Kriva Palanka is a city located in the north-eastern part of the Republic of Macedonia, 14 km from the border with Bulgaria. From the capital Skopje is just 99 km away, while from the near cities of Kumanovo is 60 km and from Kratovo is 44 km away.
The city of Kriva Palanka (which originates from the Turkish name, Egri Dere) was founded in 1634, during the rule of the Turkish vizier Bajram - Pasha, as a military and defense center whose goal was to strengthen their power in the region. To confirm this fact is a marble plate with a sign that states the year 1043 of the Muslim calendar (1633 of the Christian calendar) as the year of its foundation. The plate also reads twelve verses in Arabic, written by an unknown Turkish poet in honor of the founder of the town.
Being found as a Turkish settlement, the city used to have a Turkush name, Egri Dere, which means "curved river" in Turkish language. The name of the settlement came because of the river Kriva, which was passing by. Later, the word "palanka" replaced the word "dere" and the city got it's name Kriva (Egri) Palanka.
The region if Kriva Palanka has been used by the troops of the Macedonian Tzar Samoil in the 10th century, the army of the Serbian king Stefan Dečanski, the armies of the Turkish sultan Murat 1st on his way to Kosovo pole (1389) and of Mehmed 2nd - the Conqueror on his way to Bosnia.
Very soon from a settlement, Kriva Palanka became a small town. The city had been visited by numerous caravans, merchants and travelers, such as Evlija Čelebija, Hadzi Kalpha, Ami Bue, Constantine Ireček etc. As early as in 1661, Evlija Chelebija described Kriva Palanka as a town of approximately 800 households. Later, in 1689, the people from the north - eastern Macedonia organized an uprising against the Turks. The uprising, known as Karpoš, took part in the region of Kriva Palanka.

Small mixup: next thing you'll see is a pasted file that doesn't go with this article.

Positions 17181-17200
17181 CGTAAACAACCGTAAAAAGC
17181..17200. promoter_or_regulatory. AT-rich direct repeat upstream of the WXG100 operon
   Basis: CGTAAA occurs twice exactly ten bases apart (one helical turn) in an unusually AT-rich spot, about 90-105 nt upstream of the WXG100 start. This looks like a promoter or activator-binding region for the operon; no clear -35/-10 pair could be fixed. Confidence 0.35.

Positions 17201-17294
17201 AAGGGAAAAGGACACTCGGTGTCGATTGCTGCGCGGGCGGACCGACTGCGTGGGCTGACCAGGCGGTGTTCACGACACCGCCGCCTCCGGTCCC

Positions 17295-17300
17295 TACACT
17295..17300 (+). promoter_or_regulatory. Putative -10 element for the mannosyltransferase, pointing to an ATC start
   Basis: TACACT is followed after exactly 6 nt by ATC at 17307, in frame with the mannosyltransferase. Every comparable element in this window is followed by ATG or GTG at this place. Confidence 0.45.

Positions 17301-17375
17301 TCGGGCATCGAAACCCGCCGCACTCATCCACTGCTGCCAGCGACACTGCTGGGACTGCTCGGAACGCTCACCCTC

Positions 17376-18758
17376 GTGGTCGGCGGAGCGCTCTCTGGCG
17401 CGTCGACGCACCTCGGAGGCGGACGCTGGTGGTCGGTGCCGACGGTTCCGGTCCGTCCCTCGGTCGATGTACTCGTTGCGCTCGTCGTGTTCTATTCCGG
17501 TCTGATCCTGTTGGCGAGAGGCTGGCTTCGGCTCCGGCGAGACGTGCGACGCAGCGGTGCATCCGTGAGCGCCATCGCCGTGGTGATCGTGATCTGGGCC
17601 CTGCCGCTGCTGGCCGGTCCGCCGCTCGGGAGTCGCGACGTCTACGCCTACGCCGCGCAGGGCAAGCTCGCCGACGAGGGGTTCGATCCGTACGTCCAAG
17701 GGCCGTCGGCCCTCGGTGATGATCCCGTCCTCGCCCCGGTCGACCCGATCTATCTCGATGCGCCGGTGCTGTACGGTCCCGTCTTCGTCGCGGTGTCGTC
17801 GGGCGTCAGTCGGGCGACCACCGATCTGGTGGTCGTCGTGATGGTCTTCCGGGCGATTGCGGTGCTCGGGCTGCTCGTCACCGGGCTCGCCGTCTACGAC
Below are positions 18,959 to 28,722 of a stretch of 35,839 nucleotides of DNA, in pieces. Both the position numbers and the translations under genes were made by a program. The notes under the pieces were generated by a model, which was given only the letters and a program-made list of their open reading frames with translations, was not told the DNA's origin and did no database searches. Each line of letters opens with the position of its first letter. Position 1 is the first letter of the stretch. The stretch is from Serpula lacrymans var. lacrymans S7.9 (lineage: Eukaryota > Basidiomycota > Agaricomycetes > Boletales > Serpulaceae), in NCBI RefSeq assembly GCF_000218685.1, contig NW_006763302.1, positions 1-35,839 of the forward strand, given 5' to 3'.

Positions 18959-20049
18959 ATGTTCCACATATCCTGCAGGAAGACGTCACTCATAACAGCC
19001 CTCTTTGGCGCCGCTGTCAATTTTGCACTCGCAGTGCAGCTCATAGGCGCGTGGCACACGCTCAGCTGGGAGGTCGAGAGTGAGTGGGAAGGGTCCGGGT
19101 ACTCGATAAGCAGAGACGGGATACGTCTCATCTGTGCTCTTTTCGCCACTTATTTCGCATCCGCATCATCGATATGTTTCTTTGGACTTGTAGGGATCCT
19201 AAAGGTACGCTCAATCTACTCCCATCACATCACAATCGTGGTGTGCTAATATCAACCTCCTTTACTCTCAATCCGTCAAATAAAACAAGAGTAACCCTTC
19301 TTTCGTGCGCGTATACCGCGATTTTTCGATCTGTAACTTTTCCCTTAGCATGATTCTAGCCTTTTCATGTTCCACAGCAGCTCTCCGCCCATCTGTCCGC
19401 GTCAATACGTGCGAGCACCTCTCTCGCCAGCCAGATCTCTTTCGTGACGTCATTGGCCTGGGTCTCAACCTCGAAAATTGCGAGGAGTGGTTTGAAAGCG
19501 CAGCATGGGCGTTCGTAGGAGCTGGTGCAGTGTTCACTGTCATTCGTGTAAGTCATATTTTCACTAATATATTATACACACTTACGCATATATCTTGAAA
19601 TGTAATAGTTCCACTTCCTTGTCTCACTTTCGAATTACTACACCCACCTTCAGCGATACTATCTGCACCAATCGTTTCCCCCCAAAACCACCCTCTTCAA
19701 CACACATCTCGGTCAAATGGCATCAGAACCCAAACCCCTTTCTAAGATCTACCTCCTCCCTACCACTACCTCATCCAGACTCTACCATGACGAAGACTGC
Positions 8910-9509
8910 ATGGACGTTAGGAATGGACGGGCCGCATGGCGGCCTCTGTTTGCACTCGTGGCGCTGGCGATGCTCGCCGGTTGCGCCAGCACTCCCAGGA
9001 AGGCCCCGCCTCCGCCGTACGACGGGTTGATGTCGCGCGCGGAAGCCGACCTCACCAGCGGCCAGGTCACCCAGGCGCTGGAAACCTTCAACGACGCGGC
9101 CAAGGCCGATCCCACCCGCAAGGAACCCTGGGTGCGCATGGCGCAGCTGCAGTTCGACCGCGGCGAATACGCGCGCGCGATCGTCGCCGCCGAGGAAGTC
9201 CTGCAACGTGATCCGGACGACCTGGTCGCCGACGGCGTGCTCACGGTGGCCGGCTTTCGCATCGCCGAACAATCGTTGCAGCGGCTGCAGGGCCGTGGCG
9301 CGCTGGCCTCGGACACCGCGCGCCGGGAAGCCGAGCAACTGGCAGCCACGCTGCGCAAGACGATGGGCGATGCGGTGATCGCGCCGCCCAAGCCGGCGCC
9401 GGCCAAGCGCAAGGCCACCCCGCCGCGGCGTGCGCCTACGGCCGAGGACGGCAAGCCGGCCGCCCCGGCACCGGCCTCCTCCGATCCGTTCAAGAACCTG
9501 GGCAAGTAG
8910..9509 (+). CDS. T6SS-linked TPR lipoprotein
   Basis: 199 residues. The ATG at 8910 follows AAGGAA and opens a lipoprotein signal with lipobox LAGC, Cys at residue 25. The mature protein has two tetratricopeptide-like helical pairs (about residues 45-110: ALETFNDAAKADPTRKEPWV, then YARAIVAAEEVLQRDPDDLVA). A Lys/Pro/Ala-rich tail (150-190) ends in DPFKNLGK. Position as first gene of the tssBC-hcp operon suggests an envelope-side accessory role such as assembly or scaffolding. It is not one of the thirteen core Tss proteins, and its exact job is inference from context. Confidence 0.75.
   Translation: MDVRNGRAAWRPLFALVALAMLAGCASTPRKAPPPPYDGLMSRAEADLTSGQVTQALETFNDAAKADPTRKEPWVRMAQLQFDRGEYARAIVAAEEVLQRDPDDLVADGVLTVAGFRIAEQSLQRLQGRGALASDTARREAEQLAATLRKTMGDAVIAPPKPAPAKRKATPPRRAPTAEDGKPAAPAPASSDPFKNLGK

According to the census of the 19th century it was listed as a town with Christian and Turkish population. In 1870, Kr. Palanka had 4352 inhabitants (3252 Macedonians and 1100 Turks). It had a bazaar with 250 stores and rich merchants. Among them was Hadzi Stefan Beglikčija, remembered as the man who got permission from the Sultan to build the monastery of Saint Joachim Osogovski. It is assumed that the memorial in front of the temple speaks of the conformation, which also guaranteed its protection.
The people of the region took an active part in the Ilinden Uprising in 1903. Macedonia and Kriva Palanka were liberated from the Turkish rule in 1912. From 1912 till 1915, the region was governed by Serbs and from 1915 till 1918 by the Bulgarians. In 1918, Macedonia and Kriva Palanka became a part of the Kingdom of Serbs, Croats and Slovenians, regardless of the will of the Macedonian people. Between the two World Wars, Kriva Palanka experienced a decline instead of progress. During Second World War the Kriva Palanka was governed by the Bulgarian Axis forces. After the liberation (October 8, 1944), and the creation of a Macedonian state within Yugoslavia, a new phase of the development began.
Kriva Palanka is also related to the life, work and death of Joachim Krčovski, a priest and religious master, Macedonian educator and founder of the new Macedonian literature in the 19th century. In 1817 he founded a church school in the house of Enger, near the church of St. Dimitrija (built in 1833). Later, the new Kelijno School was formed in the yard of the church. The school was working until 1927. According to a legend, the great Macedonian educator Kiril Pejčinović was buried in the old graveyard in the yard of the church.
Apart from the well-known Monastery of St. Joakim Osogovski, famous for its beauty and importance, there is also the Monastery Church of St. Nikola near the village of Psača, which is an area full of hundred-year-old oak trees.